3. The pellets or granules are usually, by design, not able to penetrate the curtain of cooling fluid. It may happen that a proportion of pellets or a few pellets pass through the cooling fluid. However, their outward momentum is so much reduced, and the downward momemtum so much increased by this passage through the cooling fluid that even these pellets will fall downwards close to the outside of the curtain. In other words the surrounding wall 16 does not have an impingement function, or produce agglomeration, as in the prior art but serves as a protection against splashing of or accident to operatives from the dangerous high pressure jets 14.
Various modifications may be made within the scope of the invention. For example, it will be understood by a man skilled in the art that although the jets are stated to be such as to give an essentially uninterrupted curtain, this absence of interruption must be seen in the light of the path of travel of the granules. Thus, as long as there is a complete wall of cooling fluid viewed from a notional view point at the centre of the extrusion plate the function of the invention is generally fulfilled, It is believed preferable, however, to arrange the jets so that they form a cylindrical or polygonal curtain even though tangentially oriented gaps between them may be possible.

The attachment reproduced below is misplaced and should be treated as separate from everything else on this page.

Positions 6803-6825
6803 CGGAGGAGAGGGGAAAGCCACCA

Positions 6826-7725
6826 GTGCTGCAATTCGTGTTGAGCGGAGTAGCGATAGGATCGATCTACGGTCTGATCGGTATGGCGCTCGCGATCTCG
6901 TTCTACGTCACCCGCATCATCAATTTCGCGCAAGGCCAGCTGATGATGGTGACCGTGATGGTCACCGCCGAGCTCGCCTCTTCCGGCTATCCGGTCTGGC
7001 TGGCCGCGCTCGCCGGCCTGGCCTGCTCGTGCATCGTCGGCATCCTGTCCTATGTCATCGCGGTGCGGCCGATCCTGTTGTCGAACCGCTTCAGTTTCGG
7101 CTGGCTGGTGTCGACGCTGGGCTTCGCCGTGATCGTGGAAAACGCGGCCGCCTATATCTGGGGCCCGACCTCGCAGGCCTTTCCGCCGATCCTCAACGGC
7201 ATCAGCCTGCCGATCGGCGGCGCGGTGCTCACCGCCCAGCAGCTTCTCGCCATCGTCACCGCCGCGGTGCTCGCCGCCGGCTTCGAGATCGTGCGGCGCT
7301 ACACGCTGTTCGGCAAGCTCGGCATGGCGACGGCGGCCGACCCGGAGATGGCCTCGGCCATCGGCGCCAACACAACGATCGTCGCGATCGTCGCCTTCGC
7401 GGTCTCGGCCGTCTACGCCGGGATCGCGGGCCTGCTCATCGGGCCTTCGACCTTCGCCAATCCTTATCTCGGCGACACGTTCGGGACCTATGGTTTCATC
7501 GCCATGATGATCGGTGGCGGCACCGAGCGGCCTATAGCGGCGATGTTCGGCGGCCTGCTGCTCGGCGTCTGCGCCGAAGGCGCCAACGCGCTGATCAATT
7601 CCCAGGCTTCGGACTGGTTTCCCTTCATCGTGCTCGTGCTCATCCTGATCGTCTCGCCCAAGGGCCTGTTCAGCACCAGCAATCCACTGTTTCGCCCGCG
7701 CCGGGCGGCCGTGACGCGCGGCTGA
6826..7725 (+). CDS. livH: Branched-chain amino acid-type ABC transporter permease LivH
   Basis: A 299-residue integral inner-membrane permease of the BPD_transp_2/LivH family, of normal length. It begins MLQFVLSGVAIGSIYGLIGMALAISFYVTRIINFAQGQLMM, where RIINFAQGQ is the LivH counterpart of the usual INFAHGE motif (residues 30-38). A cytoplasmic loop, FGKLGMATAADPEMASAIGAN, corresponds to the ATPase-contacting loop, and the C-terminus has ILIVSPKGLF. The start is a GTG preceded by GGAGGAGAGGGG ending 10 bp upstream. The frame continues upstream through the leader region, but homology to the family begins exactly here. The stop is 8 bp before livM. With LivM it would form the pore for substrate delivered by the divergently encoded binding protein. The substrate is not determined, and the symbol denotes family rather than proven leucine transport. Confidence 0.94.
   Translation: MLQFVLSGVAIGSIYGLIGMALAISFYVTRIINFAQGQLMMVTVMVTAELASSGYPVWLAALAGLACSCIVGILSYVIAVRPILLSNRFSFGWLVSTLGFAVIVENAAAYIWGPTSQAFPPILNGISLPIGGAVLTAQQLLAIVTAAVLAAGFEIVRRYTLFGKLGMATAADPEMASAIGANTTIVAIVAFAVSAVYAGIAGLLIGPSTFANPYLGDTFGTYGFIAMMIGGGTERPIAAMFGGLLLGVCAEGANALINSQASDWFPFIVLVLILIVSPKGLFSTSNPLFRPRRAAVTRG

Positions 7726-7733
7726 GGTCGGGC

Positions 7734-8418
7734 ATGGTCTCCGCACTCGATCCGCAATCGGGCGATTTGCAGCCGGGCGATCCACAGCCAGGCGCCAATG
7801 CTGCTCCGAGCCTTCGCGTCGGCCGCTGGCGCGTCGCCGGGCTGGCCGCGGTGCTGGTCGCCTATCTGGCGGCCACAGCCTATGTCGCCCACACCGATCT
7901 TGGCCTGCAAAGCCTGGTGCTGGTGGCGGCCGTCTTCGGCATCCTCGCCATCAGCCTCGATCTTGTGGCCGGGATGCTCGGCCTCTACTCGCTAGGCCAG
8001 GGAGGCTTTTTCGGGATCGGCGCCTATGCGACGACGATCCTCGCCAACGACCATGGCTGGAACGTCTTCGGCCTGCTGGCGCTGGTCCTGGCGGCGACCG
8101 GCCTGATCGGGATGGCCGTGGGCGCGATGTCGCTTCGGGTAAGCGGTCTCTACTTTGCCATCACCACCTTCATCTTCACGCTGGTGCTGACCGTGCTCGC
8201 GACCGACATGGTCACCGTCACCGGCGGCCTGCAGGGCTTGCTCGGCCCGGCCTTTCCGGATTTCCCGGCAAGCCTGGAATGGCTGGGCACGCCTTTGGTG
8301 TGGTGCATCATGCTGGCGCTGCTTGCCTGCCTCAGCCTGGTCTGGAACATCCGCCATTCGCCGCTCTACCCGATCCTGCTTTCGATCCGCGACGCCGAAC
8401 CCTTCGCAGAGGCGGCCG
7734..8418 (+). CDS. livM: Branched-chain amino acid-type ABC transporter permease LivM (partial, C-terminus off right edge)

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|CN100551658C||Apr 24, 2008||Oct 21, 2009||曹永良||Vertical dry-cutting water-cooling plastic granulator|
|U.S. Classification||264/142, 425/311, 264/237|
|International Classification||B29B9/10, B29B17/00, B29B9/06|
|Cooperative Classification||B29B9/065, B29C2793/009, B29B17/00, B29K2105/26, Y02W30/62|
|European Classification||B29B17/00, B29B9/06B|
|May 9, 1985||AS||Assignment|
Owner name: EXTRUDAIDS LIMITED ASTON HILL LEWKNOR, OXFORDSHIRE
Free format text: ASSIGNMENT OF ASSIGNORS INTEREST.;ASSIGNOR:MARVEN, ROBERT;REEL/FRAME:004423/0110
Effective date: 19850319
|Dec 4, 1990||REMI||Maintenance fee reminder mailed|
|May 5, 1991||LAPS||Lapse for failure to pay maintenance fees|
|Jul 16, 1991||FP||Expired due to failure to pay maintenance fee|
Effective date: 19910505